07/05/2012 03:04 pm ET | Updated Sep 04, 2012

Bring Moneychangers Back to the Temple (Church and Mosque)?

What is the best way to help struggling Americans?

This month I was privileged to attend two conferences devoted to helping the struggling: the Clinton Global Initiative in Chicago and the Center for Financial Services Innovation's Underbanked Forum in San Francisco. Both events had tracks focused on increasing availability of affordable banking and payment services to the entire U.S. population. Internet and mobile technologies were a big part of the discussions as a means of closing some ground between the high-fee check cashers that service poorer constituents and big banks that shun them.

Plenty of interesting financial inclusion initiatives exist. Self-help websites like SavvyMoney let people evaluate how much their credit score would improve if they reduced credit card or loan balances. Kiosks like those offered by Nexxo let supermarkets and other small businesses offer underbanked customers services like check-cashing, bill paying and more. For contractors, caregivers and other roaming workers with little time to spare, prepaid accounts like iBankUP let them manage their money entirely through low-cost mobile phones. [I am the CEO of Plastyc, which provides iBankUP.]

But during both dialogues, we discussed an important practical matter: how do the underbanked hear about these services?

The first issue is access. Many people don't hear about new, better options outside of the mainstream banks and they don't have the time or inclination to do heavy research on the web. In contrast, check-cashers and payday lenders are strategically located in hard-hit neighborhoods. It is difficult to miss them.

Another issue is trust. How can people know that a seemingly great new service from an unknown company is trustworthy? To build a sense of trust, several financial service providers that target the underbanked turn to celebrities. But as the ill-fated Kardashian Card -- which ceased shortly after launching due to public outcry about high fees -- demonstrates, celebrity endorsements don't ensure fair, quality service.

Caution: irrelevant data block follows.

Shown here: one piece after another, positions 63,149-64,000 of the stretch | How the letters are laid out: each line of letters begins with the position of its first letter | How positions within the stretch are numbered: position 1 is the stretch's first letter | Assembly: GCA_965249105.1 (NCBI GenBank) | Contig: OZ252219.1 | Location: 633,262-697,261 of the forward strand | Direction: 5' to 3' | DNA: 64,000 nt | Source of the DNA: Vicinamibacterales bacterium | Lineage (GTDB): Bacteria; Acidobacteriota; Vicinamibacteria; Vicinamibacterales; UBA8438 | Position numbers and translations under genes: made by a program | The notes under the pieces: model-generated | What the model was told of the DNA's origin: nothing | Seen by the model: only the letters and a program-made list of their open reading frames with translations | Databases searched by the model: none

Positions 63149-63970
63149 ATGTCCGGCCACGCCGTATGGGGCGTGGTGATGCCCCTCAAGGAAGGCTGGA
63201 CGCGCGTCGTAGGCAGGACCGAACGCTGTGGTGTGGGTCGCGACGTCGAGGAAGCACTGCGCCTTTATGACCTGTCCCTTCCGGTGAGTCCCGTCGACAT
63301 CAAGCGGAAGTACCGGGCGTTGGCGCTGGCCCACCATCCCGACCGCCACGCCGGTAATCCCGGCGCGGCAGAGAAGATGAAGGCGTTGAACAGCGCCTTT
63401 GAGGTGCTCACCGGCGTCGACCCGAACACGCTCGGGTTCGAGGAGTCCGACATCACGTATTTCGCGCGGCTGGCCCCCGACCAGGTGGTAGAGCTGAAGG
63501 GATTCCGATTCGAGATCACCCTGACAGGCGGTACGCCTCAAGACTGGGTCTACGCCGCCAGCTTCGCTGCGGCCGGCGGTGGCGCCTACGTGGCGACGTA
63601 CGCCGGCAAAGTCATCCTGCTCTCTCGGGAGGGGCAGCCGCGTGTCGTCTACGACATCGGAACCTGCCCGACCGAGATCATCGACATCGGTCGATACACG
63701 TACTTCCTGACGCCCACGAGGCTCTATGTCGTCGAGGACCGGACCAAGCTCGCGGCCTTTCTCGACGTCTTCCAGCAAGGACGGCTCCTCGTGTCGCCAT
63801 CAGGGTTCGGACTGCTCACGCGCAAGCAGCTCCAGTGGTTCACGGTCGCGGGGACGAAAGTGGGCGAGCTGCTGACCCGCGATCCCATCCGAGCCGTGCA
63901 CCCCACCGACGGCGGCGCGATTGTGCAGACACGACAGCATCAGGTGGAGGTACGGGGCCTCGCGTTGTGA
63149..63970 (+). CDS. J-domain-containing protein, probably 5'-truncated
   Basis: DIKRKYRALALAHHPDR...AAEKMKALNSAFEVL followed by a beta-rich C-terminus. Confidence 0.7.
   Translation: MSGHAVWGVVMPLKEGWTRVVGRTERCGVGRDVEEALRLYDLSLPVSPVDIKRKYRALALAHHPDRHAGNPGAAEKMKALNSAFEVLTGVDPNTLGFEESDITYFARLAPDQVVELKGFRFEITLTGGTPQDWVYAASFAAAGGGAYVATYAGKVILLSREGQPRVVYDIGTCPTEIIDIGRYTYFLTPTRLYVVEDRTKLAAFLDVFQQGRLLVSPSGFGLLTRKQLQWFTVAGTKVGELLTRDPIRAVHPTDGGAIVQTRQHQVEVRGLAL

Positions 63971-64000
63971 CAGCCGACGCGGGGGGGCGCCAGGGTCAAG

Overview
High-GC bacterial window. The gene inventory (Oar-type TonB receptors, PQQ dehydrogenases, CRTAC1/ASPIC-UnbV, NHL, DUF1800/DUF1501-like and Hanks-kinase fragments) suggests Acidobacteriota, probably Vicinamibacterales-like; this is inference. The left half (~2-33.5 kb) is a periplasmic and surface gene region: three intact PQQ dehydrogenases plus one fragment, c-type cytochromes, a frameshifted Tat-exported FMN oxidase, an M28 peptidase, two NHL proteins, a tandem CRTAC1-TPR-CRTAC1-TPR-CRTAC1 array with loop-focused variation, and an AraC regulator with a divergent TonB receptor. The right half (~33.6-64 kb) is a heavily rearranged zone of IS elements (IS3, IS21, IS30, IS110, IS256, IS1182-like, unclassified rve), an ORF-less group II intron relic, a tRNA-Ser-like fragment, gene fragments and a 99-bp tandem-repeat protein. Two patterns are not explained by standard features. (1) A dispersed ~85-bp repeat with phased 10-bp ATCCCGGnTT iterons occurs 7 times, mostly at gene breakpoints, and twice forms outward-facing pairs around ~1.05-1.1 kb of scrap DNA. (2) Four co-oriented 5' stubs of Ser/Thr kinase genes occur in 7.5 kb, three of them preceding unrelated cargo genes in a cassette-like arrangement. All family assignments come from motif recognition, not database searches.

Which trustworthy organizations are strategically located in their communities and have the goal of helping, not exploiting, their constituents? Credit unions come to mind, but they often are lacking a consistent presence in lower-income neighborhoods.

So how about houses of worship? Most are truly community-based organizations. Many offer a broad base of support, including food pantries, counseling and help accessing social services. Why not extend that support by helping to address another one of the problems their community faces: financial inclusion?

Here's how it could work: faith-based organizations that maintain a website or member email list can insert financial advice and how-to articles from neutral sources like the Consumer Finance Protection Bureau (CFPB). The CFPB will make some of its website content reusable in small, easy to display, units by others, in a smart move acknowledging that it works best to provide short explanations on specific subjects in a particular context.

Faith-based organizations without sophisticated websites and email lists could access the same material and hold small workshops during non-service hours.

Either way, faith-based organizations should steer clear from specific commercial products and only discuss product categories and general principles.

And they will need help in getting objective information. A Clinton Global Initiative attendee last month floated the idea of a CGI-branded "stamp of approval" for companies offering financial products, services and information that is high quality and trustworthy. It seems like a good idea to me.

I am a businessman. And I don't believe it's always a good idea to mix God and money. But in this case, done right, it might make sense as a step toward financial inclusion.